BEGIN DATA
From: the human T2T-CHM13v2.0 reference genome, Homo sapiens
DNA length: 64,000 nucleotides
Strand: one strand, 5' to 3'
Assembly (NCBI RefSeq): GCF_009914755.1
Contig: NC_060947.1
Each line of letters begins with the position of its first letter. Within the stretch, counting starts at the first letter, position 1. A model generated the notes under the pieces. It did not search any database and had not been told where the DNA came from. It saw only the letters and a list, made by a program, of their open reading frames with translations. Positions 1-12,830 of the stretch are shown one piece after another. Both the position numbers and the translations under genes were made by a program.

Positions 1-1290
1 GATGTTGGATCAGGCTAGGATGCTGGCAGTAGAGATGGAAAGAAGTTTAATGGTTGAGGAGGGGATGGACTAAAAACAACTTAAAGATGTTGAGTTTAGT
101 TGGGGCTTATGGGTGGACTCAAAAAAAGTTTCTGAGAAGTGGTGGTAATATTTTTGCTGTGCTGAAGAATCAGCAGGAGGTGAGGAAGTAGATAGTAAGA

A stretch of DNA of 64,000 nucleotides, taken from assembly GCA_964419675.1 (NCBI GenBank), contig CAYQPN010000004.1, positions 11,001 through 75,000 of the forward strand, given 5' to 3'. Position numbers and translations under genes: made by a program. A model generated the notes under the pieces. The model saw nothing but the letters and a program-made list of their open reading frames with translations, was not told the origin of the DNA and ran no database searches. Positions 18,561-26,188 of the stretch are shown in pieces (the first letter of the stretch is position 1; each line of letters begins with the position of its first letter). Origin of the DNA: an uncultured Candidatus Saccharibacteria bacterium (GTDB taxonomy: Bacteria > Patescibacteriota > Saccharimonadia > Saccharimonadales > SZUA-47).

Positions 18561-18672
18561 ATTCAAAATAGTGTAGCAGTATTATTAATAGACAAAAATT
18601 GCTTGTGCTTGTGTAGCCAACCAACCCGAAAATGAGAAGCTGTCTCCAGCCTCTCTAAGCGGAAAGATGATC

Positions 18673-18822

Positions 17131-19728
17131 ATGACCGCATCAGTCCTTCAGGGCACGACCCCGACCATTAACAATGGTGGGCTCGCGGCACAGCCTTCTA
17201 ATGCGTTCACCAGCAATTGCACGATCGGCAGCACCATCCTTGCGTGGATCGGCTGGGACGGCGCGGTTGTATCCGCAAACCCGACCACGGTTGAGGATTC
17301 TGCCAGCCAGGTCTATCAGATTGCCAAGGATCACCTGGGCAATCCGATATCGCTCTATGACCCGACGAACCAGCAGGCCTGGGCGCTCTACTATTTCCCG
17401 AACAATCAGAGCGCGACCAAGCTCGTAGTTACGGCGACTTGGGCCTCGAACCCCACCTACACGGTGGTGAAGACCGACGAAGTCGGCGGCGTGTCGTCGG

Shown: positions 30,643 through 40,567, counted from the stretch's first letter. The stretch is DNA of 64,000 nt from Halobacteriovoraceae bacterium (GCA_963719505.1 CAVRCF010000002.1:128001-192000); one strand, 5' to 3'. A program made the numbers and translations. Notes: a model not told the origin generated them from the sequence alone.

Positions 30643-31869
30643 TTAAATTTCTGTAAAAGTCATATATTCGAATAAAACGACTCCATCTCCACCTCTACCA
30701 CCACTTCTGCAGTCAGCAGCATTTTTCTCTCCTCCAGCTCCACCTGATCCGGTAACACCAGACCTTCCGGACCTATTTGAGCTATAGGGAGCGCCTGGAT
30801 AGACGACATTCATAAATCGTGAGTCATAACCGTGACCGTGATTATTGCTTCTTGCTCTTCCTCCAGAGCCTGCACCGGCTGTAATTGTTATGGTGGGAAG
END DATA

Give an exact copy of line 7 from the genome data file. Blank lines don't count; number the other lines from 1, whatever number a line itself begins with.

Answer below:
Positions 1-1290